Kindle Paperwhite Review

December 23, 2012

So on my day off work this week I took a trip to Plattsburgh NY to purchase a Kindle Paperwhite. I’ve wanted one ever since Jeff Bezos presented the project launch back in early September, but they are not available to ship to Canada. I’ve been keeping an eye on for stock information and when they came in stock last week I decided to go ahead and purchase one.

The bad
When I first got it home, my initial reaction was, well, it’s nice, but not overwhelmingly so. I had been keen to see the new UI, but was exceptionally frustrated to know that as I had the cheaper special offers version there was only room for THREE books on the home screen in the new Cover View. THREE!!! Three!!! The rest of the space is taken up by Amazon advertising. That is ridiculous. Fortunately a quick Google search helped somewhat. Hint:

From Home screen go to Settings -> Device Options -> Personalise Your Kindle and turn off Recommended Content. This will give you an extra three books on your home screen. Having said that, it is lovely to have book covers as a home screen rather than just lines of text.

In this iteration, Amazon has dropped the physical home button – presumably to save space. It has been replaced by a virtual home button at the top left of the screen. I assure you I didn’t realise how much I used that button until it disappeared. I really hope Amazon brings it back.

You should be aware that in this version of the Kindle, Amazon has dropped support for text to speech and audiobooks. This is not a deal breaker for me as I listen to my Audible content on my iPhone. However, if audio support is important to you, the Kindle Paperwhite is not for you.

It has also halved the storage capacity of the device from 4Gb to 2Gb. My free space has dropped from 2348Mb free on my Kindle Touch to 717Mb free on the Paperwhite. However as the average ebook is only about a quarter to half an Mb, I have enough room left for a while. On my Kobo Glo I have 1129 Mb left.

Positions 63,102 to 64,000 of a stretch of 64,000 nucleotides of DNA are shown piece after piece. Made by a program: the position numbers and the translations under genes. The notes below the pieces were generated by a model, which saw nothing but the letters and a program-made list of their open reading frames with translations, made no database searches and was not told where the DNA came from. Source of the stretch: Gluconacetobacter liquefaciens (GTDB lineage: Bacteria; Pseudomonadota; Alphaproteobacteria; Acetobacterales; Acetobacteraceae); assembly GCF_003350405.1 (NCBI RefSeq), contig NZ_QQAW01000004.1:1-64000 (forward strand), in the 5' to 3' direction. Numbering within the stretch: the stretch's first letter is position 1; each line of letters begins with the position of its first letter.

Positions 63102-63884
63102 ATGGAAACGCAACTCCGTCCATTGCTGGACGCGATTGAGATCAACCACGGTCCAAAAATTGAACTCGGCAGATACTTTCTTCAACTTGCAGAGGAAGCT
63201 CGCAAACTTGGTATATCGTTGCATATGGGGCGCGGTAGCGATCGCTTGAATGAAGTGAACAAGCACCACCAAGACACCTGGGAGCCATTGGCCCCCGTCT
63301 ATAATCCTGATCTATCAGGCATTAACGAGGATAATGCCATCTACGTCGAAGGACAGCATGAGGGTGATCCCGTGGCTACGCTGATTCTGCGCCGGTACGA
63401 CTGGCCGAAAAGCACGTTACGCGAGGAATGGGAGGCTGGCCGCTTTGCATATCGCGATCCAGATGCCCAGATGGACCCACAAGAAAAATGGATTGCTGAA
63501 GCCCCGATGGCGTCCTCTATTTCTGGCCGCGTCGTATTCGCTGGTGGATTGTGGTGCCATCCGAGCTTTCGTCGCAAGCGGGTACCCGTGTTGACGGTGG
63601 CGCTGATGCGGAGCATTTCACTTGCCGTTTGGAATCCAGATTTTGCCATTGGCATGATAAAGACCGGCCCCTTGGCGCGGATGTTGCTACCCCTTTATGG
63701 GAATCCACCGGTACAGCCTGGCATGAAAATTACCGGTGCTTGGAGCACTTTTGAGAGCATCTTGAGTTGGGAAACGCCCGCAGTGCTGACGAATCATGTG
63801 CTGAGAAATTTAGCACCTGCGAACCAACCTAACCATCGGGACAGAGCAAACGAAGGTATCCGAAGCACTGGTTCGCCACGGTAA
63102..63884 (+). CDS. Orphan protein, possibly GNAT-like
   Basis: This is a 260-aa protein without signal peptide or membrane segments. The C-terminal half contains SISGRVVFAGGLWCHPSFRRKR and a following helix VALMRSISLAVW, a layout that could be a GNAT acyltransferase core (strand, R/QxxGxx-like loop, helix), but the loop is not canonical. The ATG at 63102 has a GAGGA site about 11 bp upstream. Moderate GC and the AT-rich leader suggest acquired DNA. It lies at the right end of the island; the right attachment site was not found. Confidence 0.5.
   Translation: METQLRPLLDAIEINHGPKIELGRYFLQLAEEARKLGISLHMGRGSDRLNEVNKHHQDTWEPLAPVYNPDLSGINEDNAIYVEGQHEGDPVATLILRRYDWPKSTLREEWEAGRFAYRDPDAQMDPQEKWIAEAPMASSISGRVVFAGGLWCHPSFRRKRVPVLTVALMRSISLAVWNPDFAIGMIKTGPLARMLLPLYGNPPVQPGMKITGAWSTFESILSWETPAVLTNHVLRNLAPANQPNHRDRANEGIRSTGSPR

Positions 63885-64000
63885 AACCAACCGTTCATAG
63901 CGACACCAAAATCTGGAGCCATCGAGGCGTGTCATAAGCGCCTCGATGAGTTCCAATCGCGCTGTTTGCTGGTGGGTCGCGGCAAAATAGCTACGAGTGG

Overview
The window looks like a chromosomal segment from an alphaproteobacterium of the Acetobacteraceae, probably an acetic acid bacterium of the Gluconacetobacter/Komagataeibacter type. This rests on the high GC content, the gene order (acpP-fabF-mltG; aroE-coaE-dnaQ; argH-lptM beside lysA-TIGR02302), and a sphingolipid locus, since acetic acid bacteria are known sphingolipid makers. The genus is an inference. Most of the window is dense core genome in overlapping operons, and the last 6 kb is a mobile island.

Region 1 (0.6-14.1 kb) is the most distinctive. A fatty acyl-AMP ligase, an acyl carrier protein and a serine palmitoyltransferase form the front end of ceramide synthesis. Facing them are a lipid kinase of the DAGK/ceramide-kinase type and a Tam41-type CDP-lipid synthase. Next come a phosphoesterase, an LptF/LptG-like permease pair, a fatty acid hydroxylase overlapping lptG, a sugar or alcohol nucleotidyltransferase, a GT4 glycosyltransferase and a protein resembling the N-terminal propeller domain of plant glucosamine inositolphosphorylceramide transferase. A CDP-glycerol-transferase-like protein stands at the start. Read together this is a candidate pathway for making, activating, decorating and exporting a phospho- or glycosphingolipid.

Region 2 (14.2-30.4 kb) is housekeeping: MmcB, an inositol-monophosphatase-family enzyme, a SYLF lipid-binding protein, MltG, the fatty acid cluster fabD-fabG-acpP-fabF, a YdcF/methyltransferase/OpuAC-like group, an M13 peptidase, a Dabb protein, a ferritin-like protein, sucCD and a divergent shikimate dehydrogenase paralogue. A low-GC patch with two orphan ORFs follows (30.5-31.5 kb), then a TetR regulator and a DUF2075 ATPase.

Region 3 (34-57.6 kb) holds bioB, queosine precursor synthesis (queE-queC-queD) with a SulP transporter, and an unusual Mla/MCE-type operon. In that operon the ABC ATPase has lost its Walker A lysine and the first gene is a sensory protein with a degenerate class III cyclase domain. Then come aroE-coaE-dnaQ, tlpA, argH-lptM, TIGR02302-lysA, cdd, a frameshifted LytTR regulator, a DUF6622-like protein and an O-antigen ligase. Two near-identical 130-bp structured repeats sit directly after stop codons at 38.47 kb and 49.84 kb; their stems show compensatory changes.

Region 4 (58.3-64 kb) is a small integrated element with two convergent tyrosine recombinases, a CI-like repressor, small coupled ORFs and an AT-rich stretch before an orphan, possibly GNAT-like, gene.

The good
In my use of the device so far, the new capacitive touch screen is responsive, although currently page turns on the Kindle Touch and Kobo Glo are noticeably faster than on the new Kindle Paperwhite. The Paperwhite is currently busy indexing all my books, so I anticipate this will speed up significantly once this is completed.

As with all Kindle products, the setup was exceptionally easy. It found and connected to my home wifi network with no problem, and as soon as I entered my Amazon account details all my content was available to me.

I like the way they’ve separated Cloud content from Device content. As the storage space has been significantly reduced, it’s clear Amazon is pushing you to their Cloud. As I’m not yet nearing the limit of my device storage it’s not such a big deal for me.

The new “time to read” function is quite fun. The book I’m currently reading at the moment, Cephrael’s Hand by Melissa McPhail, doesn’t have chapter divisions, so it can’t tell me about the chapter, but it’s been interesting to see how much time I have left in the book. I haven’t finished it yet, so not sure how accurate it is at this point.

The frakking GORGEOUS
The screen. What can I say about the screen? It is GORGEOUS. Here are two photos comparing it to the Kindle Touch and the Kobo Glo, although I don’t think they do it justice.

Kindle Touch vs Kindle Paperwhite
Kindle Touch vs Kindle Paperwhite

Kobo Glo vs Kindle Paperwhite
Kindle Paperwhite vs Kobo Glo

I have the light setting to 11 of 22 for moderate lighting conditions and it really doesn’t look as though there is a light on at all, it just lightens the screen and heightens the contrast beautifully. There is some minor shading at the bottom where the LEDs are, but it is barely noticeable to me (I know some people are sensitive to this) and certainly didn’t detract from reading.

The new fonts are also beautiful. Normally, I don’t bother too much with fonts, concentrating more on the content than the packaging, but the new ones are simply stunning.

Although the Kindle Touch’s screen and contrast are also good, I’d compare this to reading a cheap mass market paperback (Touch) compared to a high quality hardback (Kindle Paperwhite).

I use my ereader on a daily basis, so this is a worthwhile upgrade for me, and if you were to upgrade, I’m sure you wouldn’t be disappointed.

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